5

I was just introduced to multipathing in our production environment and had never heard of the concept prior. After some digging I think I'm starting to get a handle on how the concept works in theory but I'm having some trouble extrapolating that to what I'm seeing on the box I'm working on.

From multipath -ll I get output like:

mpath0 (36000d3100088060000000000000000b9) dm-0 COMPELNT,Compellent Vol
size=60G features='1 queue_if_no_path' hwhandler='0' wp=rw
`-+- policy='round-robin 0' prio=1 status=active
  |- 0:0:0:0 sda 8:0   active ready running
  |- 0:0:1:0 sdd 8:48  active ready running
  |- 1:0:0:0 sdi 8:128 active ready running
  `- 1:0:1:0 sdl 8:176 active ready running

From fdisk -l I know that those are all 60GB disks, with the same partition setup:

Disk /dev/sda: 64.4 GB, 64424509440 bytes
255 heads, 63 sectors/track, 7832 cylinders
Units = cylinders of 16065 * 512 = 8225280 bytes

   Device Boot      Start         End      Blocks   Id  System
/dev/sda1   *           1          13      104391   83  Linux
/dev/sda2              14        7832    62806117+  8e  Linux LVM

What is confusing to me though is how the partitions are actually mounted on the server:

$ df -h
Filesystem            Size  Used Avail Use% Mounted on
/dev/mapper/VolGroup00-LogVol00
                       30G   26G  3.8G  87% /
/dev/mapper/mpath0p1   99M   49M   46M  52% /boot
tmpfs                  16G  232M   16G   2% /dev/shm
/dev/mapper/mpath2p1  493G  226G  242G  49% /u02

Just considering /boot for now: It is mounted to mpath0p1, I can see that much. But how does this correspond to the physical disk/LVM behind the multipath?

3

Your multipath'ed device is just an abstraction of multiple paths to one disk. So the corresponding relationship you are asking about is that the mpathN device is the same as the underlying device at the far end of whatever fabric you have.

As you saw, you can view the partition table on the mpath device and it's constituent members and see the same layout.

Some folks see a similarity between the concepts of multipath and RAID1. They are not related, but I've found it a useful comparison. The underlying devices of a multipath device are not duplicate copies as in RAID1. They are just parallel attachments to the same, typically remote, disk/LUN.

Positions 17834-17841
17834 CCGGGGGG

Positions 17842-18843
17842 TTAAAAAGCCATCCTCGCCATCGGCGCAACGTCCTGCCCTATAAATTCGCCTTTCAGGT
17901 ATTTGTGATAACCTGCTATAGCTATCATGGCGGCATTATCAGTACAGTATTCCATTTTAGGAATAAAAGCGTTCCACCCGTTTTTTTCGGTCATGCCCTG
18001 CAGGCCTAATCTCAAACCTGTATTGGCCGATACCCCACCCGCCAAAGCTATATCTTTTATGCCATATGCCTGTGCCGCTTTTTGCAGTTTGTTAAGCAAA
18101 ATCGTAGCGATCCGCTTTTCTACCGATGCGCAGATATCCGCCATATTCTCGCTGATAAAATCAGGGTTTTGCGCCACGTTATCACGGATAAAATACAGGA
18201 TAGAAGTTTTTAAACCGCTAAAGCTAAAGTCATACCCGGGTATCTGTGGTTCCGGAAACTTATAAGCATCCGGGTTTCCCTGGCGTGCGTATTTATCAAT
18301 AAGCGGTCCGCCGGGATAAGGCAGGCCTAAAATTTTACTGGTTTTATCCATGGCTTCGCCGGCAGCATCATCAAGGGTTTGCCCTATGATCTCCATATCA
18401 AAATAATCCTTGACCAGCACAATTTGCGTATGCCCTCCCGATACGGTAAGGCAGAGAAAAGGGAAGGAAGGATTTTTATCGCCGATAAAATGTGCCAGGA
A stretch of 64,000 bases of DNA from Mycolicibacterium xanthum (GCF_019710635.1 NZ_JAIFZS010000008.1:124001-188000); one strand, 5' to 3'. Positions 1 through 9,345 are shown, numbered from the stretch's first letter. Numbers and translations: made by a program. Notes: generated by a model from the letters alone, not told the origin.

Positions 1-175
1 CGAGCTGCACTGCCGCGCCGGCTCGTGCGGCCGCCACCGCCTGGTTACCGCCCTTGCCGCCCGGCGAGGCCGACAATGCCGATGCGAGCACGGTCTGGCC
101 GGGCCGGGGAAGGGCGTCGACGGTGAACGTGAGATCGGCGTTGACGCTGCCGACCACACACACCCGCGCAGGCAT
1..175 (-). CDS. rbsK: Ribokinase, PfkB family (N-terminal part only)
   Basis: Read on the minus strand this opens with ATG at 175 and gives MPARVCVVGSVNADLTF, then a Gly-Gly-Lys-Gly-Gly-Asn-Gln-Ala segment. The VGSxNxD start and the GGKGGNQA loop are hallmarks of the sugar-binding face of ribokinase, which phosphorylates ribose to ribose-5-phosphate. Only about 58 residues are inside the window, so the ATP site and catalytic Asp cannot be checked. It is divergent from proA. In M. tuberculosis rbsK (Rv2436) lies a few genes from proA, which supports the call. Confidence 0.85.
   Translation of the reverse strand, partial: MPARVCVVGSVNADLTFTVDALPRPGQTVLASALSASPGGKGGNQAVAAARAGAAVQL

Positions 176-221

Regarding your question about how the partitions are mounted, they are mounted as they could be without multipath (assuming devices aren't hardcoded in fstab and lvm.conf). So you have mpath0p1 mounted at /boot. In your case -- if these devices were not managed by multipathd -- this is the same as mounting /dev/sda1 at /boot (and in your example, sdi1, sdd1, or sdl1 could be substituted for sda1). The difference is that if your fiber (or whatever) connection that presents sda1 is disconnected, your disk will still be accessible, using the multipath driver, via sdd, sdi and sdl.

In this case, you have the first partition of the remote disk mpath0 mounted at /boot, the first partition of disk mpath2 at /u02. The second partition in your fdisk output of sda is marked as an LVM physical partition. Presumably this contains the volume group VolGroup00 and in turn the logical volume LogVol00, which is mounted at /

4

you have three level of abstraction

(physical device) <= paths => (unix devices)

you have four paths from device 36000d3100088060000000000000000b9 to actual unix device. As you do not specify a name in /etc/multipath.conf a mpathX was given to you.

(unix devices) <= partitions => (partitions)

from here one of the partition (the first) is /boot (/dev/sda1), and other are used as VG (volume group in LVM paradigm) /dev/sda2 used as VolGroup0.

You have at least 3 devices (because second device is sdd, and a 60G disk cannot be parted into 493G).

I would guess you have a 60G that give /boot and VolGroup0 , then at least one ~493 G volume, whose full partition is /u02, and two other devices.

Your Answer

By clicking “Post Your Answer”, you agree to our terms of service, privacy policy and cookie policy

Not the answer you're looking for? Browse other questions tagged or ask your own question.